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Sleep another Mac Remotely

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Good morning, this is one I've been trying to accomplish a few times but have hit walls many times as my knowledge is limited.


I have a computer in the office (imac) that we use as a display only. I want a simple workflow to run on my macbook that would sleep the machine. I can do it with a few commands manually by SSH into the machine, then run osascript -e 'tell application "System Events" to sleep'.


But for some reason I cant get past this. I see 2 ways forward and havent figure out how to do it either way.


Firstly I believe theres a way to send the command via SSH without first logging in, but I cant get this to do anything so im sure my syntax is wrong, I am trying to do it like this


ssh username@192.168.1.xx 'osascript -e 'tell application "System Events" to sleep''


so im sure thats wrong as when I run that from my computer nothing at all happens. 


So in light of that not running I was thinking, make alfred run the ssh command, then paste in the second part osascript -e 'tell application "System Events" to sleep' press enter, wait then clsoe terminal, but for some reason this isnt working either, which makes no sense as Im doing the same thing I manually do just through alfred simulations


Not really sure what to do, anyone got any ideas? I feel like its really simple and I just lack the knowledge


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28 minutes ago, ixium said:

Firstly I believe theres a way to send the command via SSH without first logging in


A machine that didn't require you to log in would be incredibly insecure. What you're looking for is key-based authentication, which logs you in without needing your password. In fact, it's a good idea to disallow password-based authentication when you have your keys working.


28 minutes ago, ixium said:

im sure my syntax is wrong


Your quoting is wrong. And it's very difficult to pass a command with quotes in quotes because you need to escape the escapes.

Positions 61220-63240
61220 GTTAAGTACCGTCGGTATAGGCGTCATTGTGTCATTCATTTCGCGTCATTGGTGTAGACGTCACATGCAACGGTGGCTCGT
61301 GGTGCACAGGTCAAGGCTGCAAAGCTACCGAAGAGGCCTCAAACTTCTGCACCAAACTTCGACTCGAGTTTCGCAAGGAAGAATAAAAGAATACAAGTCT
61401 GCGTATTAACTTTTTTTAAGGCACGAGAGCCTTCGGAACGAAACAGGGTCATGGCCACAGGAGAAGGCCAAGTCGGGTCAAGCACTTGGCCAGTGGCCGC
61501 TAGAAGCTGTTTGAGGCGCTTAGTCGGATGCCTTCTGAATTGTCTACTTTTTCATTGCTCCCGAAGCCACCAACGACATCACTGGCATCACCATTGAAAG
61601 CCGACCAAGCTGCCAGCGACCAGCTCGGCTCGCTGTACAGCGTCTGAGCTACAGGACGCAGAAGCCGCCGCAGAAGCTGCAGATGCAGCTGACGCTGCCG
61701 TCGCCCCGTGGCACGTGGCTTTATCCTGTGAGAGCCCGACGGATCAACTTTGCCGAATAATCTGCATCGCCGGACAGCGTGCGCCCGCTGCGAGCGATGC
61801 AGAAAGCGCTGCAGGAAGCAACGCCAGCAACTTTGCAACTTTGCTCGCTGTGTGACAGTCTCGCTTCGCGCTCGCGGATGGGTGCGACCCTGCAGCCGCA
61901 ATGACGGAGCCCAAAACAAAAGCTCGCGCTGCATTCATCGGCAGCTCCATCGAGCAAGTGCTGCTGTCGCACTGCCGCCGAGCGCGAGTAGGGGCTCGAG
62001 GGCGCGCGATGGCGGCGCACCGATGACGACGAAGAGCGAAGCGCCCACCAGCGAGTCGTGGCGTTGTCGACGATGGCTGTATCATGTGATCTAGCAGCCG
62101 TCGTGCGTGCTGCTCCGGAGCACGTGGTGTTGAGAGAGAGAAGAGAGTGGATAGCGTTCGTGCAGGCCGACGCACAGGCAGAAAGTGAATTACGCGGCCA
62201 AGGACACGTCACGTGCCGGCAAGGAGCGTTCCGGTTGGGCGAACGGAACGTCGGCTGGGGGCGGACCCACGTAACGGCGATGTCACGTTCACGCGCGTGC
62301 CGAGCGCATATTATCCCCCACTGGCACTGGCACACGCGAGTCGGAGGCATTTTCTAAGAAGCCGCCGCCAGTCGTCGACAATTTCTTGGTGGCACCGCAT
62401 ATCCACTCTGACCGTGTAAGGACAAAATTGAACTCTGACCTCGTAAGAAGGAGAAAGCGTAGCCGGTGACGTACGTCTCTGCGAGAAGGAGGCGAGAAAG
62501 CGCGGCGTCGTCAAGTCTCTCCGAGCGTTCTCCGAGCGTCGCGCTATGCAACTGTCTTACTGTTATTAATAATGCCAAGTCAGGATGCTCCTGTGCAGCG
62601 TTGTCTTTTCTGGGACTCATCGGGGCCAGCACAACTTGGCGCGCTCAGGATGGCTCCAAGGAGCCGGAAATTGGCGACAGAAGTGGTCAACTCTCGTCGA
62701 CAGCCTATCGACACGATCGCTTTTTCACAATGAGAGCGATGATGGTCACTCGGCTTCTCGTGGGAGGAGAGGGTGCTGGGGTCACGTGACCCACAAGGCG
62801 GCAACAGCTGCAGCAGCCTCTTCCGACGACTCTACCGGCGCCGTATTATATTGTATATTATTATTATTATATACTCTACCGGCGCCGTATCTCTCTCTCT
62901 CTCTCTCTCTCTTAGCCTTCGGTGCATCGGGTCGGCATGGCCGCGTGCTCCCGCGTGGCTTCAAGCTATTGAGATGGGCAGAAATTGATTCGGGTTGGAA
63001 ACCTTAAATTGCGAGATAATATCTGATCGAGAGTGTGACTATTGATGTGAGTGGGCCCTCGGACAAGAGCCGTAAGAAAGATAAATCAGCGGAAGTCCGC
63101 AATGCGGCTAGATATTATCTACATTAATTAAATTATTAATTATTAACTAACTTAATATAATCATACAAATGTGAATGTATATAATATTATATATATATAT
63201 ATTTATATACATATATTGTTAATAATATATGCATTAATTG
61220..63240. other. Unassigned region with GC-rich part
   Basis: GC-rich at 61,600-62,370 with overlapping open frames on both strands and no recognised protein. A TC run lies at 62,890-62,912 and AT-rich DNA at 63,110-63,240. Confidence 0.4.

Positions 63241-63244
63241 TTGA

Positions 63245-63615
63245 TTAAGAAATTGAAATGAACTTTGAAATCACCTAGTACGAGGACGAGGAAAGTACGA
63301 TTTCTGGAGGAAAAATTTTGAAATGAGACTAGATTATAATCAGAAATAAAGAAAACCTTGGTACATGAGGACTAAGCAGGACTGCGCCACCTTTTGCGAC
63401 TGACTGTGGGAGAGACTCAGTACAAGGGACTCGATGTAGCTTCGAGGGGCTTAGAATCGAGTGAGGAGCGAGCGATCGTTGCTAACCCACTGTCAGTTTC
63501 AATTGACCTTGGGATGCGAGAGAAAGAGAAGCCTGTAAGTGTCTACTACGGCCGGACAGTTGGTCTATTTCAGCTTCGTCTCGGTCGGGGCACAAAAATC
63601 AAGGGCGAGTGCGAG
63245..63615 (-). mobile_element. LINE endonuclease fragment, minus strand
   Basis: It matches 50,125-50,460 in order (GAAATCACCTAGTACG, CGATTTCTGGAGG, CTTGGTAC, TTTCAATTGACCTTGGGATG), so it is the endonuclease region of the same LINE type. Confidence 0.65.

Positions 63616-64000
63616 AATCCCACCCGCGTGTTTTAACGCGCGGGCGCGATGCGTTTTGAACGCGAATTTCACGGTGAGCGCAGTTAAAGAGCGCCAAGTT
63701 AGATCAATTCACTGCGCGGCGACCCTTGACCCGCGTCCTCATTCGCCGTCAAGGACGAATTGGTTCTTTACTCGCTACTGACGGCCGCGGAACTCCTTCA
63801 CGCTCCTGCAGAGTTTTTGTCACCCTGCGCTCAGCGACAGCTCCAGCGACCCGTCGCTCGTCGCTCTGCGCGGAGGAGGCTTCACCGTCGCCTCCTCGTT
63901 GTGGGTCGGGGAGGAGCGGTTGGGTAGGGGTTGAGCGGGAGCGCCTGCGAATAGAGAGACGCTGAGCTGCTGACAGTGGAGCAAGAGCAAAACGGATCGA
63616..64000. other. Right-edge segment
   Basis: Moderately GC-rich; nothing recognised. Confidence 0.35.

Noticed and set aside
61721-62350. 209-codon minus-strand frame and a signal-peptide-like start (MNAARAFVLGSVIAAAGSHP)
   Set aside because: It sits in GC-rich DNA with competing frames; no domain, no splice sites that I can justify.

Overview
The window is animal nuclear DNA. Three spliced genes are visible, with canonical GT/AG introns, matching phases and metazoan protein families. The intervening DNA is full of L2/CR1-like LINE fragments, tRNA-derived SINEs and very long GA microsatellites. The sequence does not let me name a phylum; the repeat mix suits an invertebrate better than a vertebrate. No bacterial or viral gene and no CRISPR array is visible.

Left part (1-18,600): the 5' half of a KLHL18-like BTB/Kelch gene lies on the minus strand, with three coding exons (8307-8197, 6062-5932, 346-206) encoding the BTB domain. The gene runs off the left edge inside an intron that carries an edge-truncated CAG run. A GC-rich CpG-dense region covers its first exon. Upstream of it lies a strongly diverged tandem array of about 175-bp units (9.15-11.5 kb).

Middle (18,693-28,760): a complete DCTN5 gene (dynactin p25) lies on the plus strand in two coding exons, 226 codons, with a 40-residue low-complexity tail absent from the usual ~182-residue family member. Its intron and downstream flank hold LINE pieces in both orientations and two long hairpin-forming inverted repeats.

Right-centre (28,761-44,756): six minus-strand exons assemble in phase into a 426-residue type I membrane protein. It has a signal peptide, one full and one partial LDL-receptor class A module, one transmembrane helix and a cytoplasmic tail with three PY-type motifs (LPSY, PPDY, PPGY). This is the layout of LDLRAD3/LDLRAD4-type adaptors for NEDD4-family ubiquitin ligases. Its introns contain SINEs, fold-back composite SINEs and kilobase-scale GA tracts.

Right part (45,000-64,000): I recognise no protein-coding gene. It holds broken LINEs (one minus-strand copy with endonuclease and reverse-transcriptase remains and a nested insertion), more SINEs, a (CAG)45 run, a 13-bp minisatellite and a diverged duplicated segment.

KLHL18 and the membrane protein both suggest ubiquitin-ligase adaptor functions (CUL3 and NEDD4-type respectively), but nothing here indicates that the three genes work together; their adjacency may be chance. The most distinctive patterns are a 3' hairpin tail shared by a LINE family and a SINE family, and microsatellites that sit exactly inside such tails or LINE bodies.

It's way simpler to save your command as a script and then run that via ssh:  ssh the.host.name osascript Desktop/sleep.scpt

Edited by deanishe
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@ixium, since you're logging into a remote shell anyway, you could instead use a shell command to send the computer to sleep:

ssh <host> pmset sleepnow


@deanishe, how do you do inline code formatting ?  Or could you direct me to a page for formatting posts on this forum ?  Many thanks.

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For completeness, the correct way to quote your original command is 'osascript -e "tell application \"System Events\" to sleep"'. Single quotes on the outside, double quotes inside those, escaped double quotes inside those.

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Hmm so the code is working great (was having a hard time with being on the right network) but now Im running into how to close terminal after the command is complete. I can send through the command+q command and that works well, except when the command is still running, any way to make it exit after finishing the command? I know im knit-picking now so no problem if not! Thank you both for your amazing help

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37 minutes ago, ixium said:

but now Im running into how to close terminal after the command is complete.


It sounds like you're using Alfred's Terminal Command, which is not appropriate. That's only for when then command is interactive or you need to see the output.


Use a Run Script with Language = /bin/bash instead.


FWIW, when a Terminal Command is appropriate, and you want to close the session when the command exits, add && exit to your command.

That will tell the shell to exit if the previous command is successful. It you want the shell to exit even if the command failed, add ; exit:

ssh host.domain.com pmset sleepnow && exit

Edited by deanishe
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6 minutes ago, ixium said:

Wouldnt I need to call terminal and everything


No. I just told you how to run it. Add a Run Script action with Language set to "/bin/bash" (which is exactly what Terminal runs when you start a new session).


Then paste your command in the box.


A terminal is a GUI program (usually) for running a shell. The shell (e.g. bash or zsh or fish) is the program you're actually using. That's the software that you're passing the ssh command to. All Terminal does is pass your input to the shell and make its output look pretty.

Edited by deanishe
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